For 20 years, being a sentient Metallica fan has meant balancing evil and good. In 1988, the band reversed its stance against (evil) music videos. "One," their debut video, took war-casualty clips from Dalton Trumbo's Johnny Got His Gun to a warehouse full of progressive-thrash riffs, snarls, and pissed frowns (good). There was an album devoid of bass (...And Justice for All). There were doom-influenced touchdowns ("Enter Sandman," "Sad but True"). There was an insipid prom theme ("Nothing Else Matters"). There was the unforgivable ("The Unforgiven II"). And there were many unmentionables.

In 1989, Canadian composer John Oswald spent two weeks splicing ...And Justice for All into his own stormy analog medley, chopping the hour-long odyssey down to a two-minute avant-garde cannonball. "The drum arrangements were inadequate," Oswald's publicist said of Metallica's album, "so here's a new, improved version." The composer's unauthorized "Net" sound collage—originally on his Plunderphonic CD—was quickly suppressed after threats of legal action. Despite this, "Net" has survived the ages—through tape trading, file sharing, even MySpace streaming. It remains a beacon for choosy Metallica audiophiles, some of who are now wrestling with the sonic quality of the band's latest album, Death Magnetic.

Metallica would like its fans to believe "The Earth Gets Louder." The phrase is printed on Death Magnetic posters hanging in local record stores. But since the release of the album in September, more than 17,000 people have signed an online petition calling for an official remix. They say it's flagrantly loud. And, well, they're right. Death Magnetic is negatively affected by unusual distortion that rattles above drums, guitars, and vocals like a blown speaker. The album's mastering engineer, Ted Jensen, seemingly acknowledges this flaw but deflects responsibility. "In this case, the mixes were already brick-walled before they arrived at my place," he reportedly wrote to a Metallica forum member. "Suffice it to say, I would never be pushed to overdrive things as far as they are here."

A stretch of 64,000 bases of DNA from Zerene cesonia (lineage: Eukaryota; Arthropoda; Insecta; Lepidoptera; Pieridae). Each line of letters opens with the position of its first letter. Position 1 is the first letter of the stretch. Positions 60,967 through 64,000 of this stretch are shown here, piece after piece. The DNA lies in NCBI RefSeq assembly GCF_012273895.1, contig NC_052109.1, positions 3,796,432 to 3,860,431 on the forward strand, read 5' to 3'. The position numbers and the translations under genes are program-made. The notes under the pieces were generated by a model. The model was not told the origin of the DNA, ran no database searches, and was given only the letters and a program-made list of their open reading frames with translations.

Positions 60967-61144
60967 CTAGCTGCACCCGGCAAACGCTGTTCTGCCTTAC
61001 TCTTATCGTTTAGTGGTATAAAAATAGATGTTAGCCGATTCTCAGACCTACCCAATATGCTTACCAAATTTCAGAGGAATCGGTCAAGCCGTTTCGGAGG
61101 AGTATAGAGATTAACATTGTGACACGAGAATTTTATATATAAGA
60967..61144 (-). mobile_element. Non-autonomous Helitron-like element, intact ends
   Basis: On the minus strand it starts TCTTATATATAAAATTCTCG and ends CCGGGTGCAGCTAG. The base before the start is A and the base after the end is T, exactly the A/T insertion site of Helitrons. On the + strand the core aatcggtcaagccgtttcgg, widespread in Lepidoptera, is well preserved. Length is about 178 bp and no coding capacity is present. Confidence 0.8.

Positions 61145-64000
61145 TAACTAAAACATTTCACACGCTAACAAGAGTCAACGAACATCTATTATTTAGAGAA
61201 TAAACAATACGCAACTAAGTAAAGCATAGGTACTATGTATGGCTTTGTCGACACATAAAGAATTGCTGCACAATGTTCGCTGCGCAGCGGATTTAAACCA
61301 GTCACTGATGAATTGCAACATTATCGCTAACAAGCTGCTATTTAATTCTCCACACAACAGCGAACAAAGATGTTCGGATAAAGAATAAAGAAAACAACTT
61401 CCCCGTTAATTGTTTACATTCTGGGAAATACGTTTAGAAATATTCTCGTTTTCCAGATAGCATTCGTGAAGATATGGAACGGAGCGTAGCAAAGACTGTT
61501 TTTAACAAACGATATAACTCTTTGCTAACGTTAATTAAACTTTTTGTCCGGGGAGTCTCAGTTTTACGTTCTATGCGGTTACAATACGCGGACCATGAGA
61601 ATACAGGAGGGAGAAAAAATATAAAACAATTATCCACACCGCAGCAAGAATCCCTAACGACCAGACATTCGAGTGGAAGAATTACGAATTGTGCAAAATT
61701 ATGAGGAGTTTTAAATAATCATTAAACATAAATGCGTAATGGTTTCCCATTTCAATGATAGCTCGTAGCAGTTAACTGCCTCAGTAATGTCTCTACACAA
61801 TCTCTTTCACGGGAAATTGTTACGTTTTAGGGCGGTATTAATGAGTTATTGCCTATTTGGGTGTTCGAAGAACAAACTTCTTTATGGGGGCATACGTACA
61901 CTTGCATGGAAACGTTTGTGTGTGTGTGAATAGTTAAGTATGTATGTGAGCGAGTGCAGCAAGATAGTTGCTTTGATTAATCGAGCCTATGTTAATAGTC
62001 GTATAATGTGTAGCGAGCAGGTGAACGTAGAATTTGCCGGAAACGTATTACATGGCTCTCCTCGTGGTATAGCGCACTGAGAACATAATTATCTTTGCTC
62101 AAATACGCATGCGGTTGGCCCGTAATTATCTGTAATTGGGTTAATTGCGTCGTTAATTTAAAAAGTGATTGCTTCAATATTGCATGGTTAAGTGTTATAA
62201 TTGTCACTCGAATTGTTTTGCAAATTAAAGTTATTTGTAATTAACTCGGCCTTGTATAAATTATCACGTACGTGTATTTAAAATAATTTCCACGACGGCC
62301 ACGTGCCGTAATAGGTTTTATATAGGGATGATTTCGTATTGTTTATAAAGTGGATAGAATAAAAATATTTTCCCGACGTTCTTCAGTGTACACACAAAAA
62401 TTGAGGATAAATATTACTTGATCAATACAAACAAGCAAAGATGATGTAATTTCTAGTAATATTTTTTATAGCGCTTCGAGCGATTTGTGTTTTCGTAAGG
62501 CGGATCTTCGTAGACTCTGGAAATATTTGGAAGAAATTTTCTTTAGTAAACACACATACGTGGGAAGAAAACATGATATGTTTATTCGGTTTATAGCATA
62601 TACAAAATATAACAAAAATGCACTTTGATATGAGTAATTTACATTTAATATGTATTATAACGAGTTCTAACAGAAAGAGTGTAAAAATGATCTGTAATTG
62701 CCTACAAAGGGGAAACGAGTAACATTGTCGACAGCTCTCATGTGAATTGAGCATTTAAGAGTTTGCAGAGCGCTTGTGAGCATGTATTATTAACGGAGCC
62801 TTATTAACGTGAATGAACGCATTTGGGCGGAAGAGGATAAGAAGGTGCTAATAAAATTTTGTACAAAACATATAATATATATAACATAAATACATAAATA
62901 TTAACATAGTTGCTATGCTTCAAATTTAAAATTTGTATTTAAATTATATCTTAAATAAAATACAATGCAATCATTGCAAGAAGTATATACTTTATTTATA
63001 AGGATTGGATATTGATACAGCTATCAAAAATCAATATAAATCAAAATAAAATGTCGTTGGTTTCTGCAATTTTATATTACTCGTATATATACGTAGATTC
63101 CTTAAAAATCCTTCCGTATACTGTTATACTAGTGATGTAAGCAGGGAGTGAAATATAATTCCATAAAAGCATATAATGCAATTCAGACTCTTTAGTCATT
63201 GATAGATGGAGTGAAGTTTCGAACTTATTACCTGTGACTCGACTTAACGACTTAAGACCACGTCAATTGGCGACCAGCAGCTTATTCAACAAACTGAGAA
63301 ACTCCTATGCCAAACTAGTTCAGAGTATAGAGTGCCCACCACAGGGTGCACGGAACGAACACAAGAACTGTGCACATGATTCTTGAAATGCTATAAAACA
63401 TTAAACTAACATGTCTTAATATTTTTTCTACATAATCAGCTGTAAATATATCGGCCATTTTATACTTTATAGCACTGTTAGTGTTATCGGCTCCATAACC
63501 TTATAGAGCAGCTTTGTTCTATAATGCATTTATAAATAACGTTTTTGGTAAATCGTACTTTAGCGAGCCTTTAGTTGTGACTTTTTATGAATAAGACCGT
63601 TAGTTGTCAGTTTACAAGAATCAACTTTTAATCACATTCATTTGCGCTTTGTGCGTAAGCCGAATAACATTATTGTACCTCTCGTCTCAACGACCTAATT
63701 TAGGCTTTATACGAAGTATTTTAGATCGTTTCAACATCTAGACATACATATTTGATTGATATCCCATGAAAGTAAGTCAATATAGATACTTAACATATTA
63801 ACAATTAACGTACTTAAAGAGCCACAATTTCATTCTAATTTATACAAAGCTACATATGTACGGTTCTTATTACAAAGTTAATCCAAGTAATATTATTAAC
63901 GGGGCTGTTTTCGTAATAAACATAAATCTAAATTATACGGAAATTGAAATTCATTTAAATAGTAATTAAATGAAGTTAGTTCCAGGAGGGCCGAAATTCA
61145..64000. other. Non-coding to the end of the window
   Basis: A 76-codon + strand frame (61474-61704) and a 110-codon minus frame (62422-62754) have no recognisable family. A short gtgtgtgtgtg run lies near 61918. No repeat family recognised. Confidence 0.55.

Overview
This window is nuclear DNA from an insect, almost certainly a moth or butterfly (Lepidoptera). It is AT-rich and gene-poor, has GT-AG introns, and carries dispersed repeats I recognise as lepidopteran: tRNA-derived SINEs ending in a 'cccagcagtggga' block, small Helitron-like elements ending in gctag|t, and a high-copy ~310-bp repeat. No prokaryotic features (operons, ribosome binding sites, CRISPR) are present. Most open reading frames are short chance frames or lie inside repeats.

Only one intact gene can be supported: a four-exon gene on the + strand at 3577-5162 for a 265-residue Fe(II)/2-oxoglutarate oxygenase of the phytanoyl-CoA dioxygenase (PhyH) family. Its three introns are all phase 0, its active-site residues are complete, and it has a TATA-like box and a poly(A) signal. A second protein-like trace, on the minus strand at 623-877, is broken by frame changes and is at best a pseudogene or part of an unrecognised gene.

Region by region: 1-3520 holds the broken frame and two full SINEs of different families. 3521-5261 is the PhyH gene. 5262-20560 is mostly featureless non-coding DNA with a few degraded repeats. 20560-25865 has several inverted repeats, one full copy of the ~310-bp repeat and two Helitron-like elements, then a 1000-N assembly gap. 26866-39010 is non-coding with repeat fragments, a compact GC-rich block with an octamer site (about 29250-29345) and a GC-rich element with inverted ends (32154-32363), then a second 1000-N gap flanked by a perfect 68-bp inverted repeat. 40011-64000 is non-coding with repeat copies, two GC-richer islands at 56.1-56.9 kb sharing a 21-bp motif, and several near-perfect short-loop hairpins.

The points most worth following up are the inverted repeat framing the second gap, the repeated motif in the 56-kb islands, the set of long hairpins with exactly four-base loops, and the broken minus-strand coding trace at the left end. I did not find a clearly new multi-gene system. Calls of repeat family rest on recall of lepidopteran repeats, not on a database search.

The most victimized song is the current single "The Day that Never Comes," a track whose clean guitar arpeggios initially leap off the page in bold clarity. Yet when introductory texture ramps up into otherwise gifted shred, the canvas is crumpled and the rhythm section turns to mud. Tracks like "The End of the Line" and "Cyanide" are simply fatiguing. Without a sense of nuance, floor-boarded levels put a blinding spotlight on compositions that might ordinarily sound written in a monster truck.

Portland producer/mixer Tony Lash suggests radio is an underlying factor in the general trend toward overly loud recordings. "They do so much limiting on the radio," he says, referring to the often-damaging process of manipulating a song's dynamic range to be consistent with surrounding songs on a playlist. "I think some engineers decided the best way to take control of that is to just have it be really limited at the mixing stage and the mastering stage. That way, when it hits the radio, the change isn't that drastic."

Luckily for die-hards, the overarching distortion on Death Magnetic isn't as apparent on the downloadable version of the album for the Guitar Hero III videogame. Furthermore, gamers have successfully extracted individual components from each song. These so-called "stems" can be imported into digital audio workstations and mixed to suit individual preferences—with or without Metallica's permission.